August 28 marks the anniversary of the March on Washington for Jobs and Freedom, best remembered as the setting for Martin Luther King, Jr.'s "I have a dream" speech. Few Americans have recognized the date with the enthusiasm of Glenn Beck. In 2010, the conservative radio and TV host called for a sequel to the March on Washington, and the masses followed, filling the same space between the Capitol and the Lincoln Memorial that the 1963 crowd had.
Five years later, Beck's cultural influence has shrunken considerably. He left Fox News for a mini-empire at GlennBeck.com and The Blaze -- a more lucrative enterprise, but one that reduced his Q-rating like a prime time show relegated to Crackle.com. This past Aug. 28, when Beck gathered conservatives for an "All Lives Matter" rally in Birmingham, Ala., the media that had once covered his every cough was largely absent.
What did they miss? The latest stage of an ongoing, scattershot campaign to turn "All Lives Matter" from a sort of taunt into a pro-life, pro-Christian clarion call. Leading Republican candidates, from former Florida governor Jeb Bush to Sen. Rand Paul (R-Ky.), have criticized the Black Lives Matter movement as exclusionary. Its very slogan, in this reading, hints at a lack of consideration for the lives of white people or police officers.
"When I hear people scream ‘Black Lives Matter,’ I’m thinking, of course they do," former Arkansas governor Huckabee said this year. "All lives matter. It is not that any life matters more than another. That’s the whole message Dr. King tried to present."
Last month, Huckabee spoke at a pro-life conference in Illinois on the "All Lives Matter" theme, and Ben Carson was scheduled to join him. (Carson's appearance was stymied by a delayed flight.) Beck's Birmingham event featured a prayer from Rafael Cruz, the pastor father of Sen. Ted Cruz (R-Tex.), and according to reporter Greg Garrison, its faithful included the California pastor Wiley Drake, who thanked God for the murder of Kansas abortion doctor George Tiller.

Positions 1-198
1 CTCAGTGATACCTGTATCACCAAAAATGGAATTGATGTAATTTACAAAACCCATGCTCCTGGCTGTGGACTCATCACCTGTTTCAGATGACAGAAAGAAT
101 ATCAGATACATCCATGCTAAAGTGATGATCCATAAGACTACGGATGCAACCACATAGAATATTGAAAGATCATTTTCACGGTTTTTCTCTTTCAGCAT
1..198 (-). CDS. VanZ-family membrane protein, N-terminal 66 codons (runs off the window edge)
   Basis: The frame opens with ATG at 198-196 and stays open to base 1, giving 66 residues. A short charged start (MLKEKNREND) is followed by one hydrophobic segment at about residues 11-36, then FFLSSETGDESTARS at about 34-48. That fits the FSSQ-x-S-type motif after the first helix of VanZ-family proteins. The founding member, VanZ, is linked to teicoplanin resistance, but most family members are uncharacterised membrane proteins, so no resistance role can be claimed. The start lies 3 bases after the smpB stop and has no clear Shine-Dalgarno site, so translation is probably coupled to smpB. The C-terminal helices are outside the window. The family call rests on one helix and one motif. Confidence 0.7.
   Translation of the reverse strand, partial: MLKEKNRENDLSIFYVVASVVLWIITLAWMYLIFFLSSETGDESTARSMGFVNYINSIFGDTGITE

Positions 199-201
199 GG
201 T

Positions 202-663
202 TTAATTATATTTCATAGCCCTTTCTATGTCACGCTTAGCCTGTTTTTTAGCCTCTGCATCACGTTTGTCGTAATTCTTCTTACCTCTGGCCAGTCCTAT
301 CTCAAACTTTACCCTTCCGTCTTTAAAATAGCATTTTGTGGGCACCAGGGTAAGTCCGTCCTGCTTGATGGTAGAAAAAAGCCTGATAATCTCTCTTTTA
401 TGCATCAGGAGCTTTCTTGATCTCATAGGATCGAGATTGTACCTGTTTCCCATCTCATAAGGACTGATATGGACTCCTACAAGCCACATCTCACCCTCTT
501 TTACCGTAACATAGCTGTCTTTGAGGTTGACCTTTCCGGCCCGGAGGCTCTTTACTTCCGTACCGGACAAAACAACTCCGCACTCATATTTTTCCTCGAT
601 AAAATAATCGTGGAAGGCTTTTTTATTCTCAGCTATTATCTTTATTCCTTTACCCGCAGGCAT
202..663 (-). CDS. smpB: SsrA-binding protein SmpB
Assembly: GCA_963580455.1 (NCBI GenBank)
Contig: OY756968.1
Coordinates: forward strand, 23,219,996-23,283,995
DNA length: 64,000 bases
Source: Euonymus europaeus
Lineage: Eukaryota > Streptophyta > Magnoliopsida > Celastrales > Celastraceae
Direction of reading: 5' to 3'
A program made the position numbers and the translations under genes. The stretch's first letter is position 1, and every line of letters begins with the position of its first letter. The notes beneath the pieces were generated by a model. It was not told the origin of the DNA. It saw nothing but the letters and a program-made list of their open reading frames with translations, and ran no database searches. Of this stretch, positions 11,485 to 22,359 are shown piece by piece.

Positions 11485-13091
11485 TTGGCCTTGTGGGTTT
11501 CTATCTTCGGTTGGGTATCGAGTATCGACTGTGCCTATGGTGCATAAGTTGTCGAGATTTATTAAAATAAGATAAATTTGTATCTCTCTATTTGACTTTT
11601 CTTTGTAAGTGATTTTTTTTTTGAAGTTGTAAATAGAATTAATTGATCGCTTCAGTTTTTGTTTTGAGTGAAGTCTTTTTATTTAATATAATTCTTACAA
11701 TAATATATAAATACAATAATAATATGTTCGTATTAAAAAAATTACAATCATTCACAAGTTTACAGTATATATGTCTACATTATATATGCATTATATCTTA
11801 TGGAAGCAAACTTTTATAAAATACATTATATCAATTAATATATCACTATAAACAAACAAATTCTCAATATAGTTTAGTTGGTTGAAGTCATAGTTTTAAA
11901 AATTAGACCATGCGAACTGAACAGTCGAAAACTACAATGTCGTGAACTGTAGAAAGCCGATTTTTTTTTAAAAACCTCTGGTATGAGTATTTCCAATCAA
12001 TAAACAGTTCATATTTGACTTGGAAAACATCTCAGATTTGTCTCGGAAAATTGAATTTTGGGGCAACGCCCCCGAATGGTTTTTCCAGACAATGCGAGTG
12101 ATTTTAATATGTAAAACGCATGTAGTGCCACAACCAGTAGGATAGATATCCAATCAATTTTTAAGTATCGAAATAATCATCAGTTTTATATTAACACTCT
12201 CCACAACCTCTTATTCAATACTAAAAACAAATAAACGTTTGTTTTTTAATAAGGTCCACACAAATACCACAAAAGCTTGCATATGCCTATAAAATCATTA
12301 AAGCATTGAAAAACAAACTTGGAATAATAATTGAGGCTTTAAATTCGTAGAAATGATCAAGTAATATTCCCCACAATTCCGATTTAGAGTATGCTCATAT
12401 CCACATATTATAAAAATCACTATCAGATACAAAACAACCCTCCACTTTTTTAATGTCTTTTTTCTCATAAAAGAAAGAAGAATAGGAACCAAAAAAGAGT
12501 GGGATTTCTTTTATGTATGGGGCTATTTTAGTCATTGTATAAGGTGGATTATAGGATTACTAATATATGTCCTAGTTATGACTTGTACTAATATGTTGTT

But the lengthy "Restoring Unity" rally (the 2010 Beck event was "Restoring Honor") was not really focused on abortion. Its general theme was that a new "Gideon's Army" was needed to save a fallen world; its most frequent prayers were for people in countries threatened by radical Islam and the rise of the Islamic State. Beck drew a straight line from the persecutions of the Holocaust to the anti-Christian and anti-gay murders of the Islamic State.
"The Germans were good at categorizing people," Beck said at one point, holding up a purple triangle of the kind that the Nazis used to identify Jehovah's Witnesses. "They made categories for everyone. But this one was extremely dangerous. Dietrich Bonhoeffer wore a purple triangle."
The Beck speech, filmed by several attendees, was broken up by musical numbers and remarks from Chuck Norris and John Voight. Like his 2010 address in Washington, it combined profundity with free association, story-telling with ambitious aphorisms, like "You move from righteous anger to peaceful action." The "movement to end discrimination" was described in the past tense, and Birmingham's Guiding Light Church lent its choir to perform a new song called, naturally, "All Lives Matter."
Beck's 2010 rally drew a reported 87,000 people to the Mall in Washington. The Birmingham rally drew a reported 20,000 -- and almost no national media coverage. Yet the location allowed Beck to call it the biggest rally in the city since 1963. And as he pointed out on Twitter, one presidential candidate has embraced his "Never Again is Now" theme.